The show was produced by Hartswood Films for BBC Wales, while BBC Worldwide also provided co-production funding.[9][36] Production was also co-produced by PBS, a network of public-service broadcasters in the United States, for WGBH-TV‘s Masterpiece Mystery! strand.[37][38] Filming of the pilot episode, written by Moffat and directed by Coky Giedroyc, commenced in January 2009.[39] The following January (2010), the first set of three episodes entered production. Paul McGuigan directed the first and third episodes and Euros Lyn directed the second.[40][41] The three episodes were filmed in reverse order of their broadcast.[28]

A street, with crew members looking towards a cafe and a house

North Gower Street in London was used for exterior shots of the location of Holmes’ “Baker Street” residence[42]

Gatiss says that they wanted to “fetishise modern London in the way that the period versions fetishise Victorian London”.[21] Production was based at Hartswood Films’ Cardiff production unit, Hartswood Films West, which was opened in late 2009 to take advantage of the BBC’s planned Cardiff Bay “drama village”. Production of the first two series was based at Upper Boat Studios, where Doctor Who had been produced.[43][44] Cardiff was more economical than in London, with some good matches for parts of London.[21] Some architecture could not be faked, so location shooting in the English capital was necessary.[21] The location shots for 221B Baker Street were filmed at 187 North Gower Street[42] – Baker Street was impractical because of heavy traffic,[45] and the number of things labelled “Sherlock Holmes”, which would need to be disguised.[28] Executive producer Beryl Vertue explains how it was important to design the entirety of Sherlock’s flat as a contemporary set, yet still convey his eccentricity. He would not, she says, live somewhere “too suburban” or “too modern”.[21]

Costumes for the pilot were designed by BAFTA Cymru award-winning costume designer Ray Holman.[46] Cumberbatch wore a £1,000 Belstaff coat in the series.[47] Sarah Arthur, the series’ costume designer, explained how she achieved the detective’s look. “Holmes wouldn’t have any interest in fashion so I went for classic suits with a modern twist: narrow-leg trousers and a two-button, slim-cut jacket. I also went for slim-cut shirts and a sweeping coat for all the action scenes—it looks great against the London skyline.”[47]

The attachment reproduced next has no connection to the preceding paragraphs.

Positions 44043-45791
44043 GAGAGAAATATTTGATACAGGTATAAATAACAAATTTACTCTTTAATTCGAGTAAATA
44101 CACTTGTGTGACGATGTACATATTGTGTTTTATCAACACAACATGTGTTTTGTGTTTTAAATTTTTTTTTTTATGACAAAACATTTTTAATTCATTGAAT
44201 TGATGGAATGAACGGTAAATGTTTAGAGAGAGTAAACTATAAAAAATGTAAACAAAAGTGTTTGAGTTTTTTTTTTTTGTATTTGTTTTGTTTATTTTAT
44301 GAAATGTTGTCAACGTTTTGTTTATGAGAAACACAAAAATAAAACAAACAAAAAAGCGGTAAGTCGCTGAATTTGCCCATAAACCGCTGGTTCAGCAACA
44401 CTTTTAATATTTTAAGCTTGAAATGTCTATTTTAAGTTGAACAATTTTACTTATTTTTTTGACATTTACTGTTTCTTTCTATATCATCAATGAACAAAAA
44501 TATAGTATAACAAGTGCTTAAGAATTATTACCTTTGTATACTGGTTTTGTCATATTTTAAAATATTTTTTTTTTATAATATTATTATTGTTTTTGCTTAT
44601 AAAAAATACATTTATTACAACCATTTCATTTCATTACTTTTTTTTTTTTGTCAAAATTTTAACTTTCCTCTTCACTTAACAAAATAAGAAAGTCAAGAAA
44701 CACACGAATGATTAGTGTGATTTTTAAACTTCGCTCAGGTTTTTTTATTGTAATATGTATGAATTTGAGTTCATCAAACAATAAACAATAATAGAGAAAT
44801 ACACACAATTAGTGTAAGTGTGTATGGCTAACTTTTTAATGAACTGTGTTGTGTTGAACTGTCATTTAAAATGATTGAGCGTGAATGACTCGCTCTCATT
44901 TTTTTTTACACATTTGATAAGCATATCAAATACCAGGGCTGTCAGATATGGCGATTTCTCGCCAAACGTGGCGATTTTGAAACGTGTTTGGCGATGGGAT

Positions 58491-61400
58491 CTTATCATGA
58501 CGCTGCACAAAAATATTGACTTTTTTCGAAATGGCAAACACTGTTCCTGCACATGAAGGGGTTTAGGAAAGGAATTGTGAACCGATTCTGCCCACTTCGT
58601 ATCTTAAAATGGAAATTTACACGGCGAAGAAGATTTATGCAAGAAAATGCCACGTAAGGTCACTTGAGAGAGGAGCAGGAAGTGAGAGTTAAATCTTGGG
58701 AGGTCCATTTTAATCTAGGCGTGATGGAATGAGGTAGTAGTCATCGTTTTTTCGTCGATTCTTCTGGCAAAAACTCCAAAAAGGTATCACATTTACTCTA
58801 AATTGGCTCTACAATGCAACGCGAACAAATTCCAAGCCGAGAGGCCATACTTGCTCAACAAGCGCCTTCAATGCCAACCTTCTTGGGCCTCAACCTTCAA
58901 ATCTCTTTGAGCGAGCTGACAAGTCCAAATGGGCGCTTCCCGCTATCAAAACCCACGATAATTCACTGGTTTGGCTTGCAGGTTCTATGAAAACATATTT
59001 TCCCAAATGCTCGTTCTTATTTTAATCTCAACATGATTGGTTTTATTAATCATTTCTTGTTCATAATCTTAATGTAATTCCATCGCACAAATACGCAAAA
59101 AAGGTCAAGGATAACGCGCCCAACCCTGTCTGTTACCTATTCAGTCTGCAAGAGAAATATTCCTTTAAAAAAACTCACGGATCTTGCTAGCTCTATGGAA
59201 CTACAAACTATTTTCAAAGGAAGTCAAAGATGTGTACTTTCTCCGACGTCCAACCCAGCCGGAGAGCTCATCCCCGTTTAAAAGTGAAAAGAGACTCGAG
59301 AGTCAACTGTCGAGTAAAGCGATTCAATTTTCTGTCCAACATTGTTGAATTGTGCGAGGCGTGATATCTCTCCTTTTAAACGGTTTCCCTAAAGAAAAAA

The writers say that they did not want to force modernity onto the story.[13] There were some creative challenges, such as the decision to include the sign “221B” on Holmes’ front door. Gatiss and Moffat reflect that in the modern world the door would only display the number of the house, and there would be doorbells for each flat. The full house number is so iconic that they felt unable to change it.[13] The writers also decided that the lead characters would address each other by their first names, rather than the traditional Holmes and Watson.[13] This was also reflected in the title of the series. Director Paul McGuigan came up with the idea of putting text messages on the screen instead of having cut-away shots of a hand holding the phone.[13]

Martin Freeman and Benedict Cumberbatch filming the third series of Sherlock, August 2013

The producers found it difficult to coordinate the schedules of the principal players and Moffat and Gatiss for a second series. Cumberbatch and Freeman both worked on the 2012 film The Hobbit: An Unexpected Journey, and Moffat continued as Doctor Who‍ ’​s head writer. In response to the time pressure, The Guardian asserted, the series “features reworkings of three of Conan Doyle’s most recognised tales”.[48] Gatiss says that there had been an argument for producing these tales over three years, but Moffat explained that they rejected “deferred pleasure”.[48] The relationship between Holmes and Watson developed during the second series, with Watson being less amazed by Sherlock’s deductive abilities; Watson acted as the primary detective in the second episode, “The Hounds of Baskerville“.[48] The cast and production team were more confident during the second series’ production following the positive audience and critical reaction to the first series.[23][49]

Music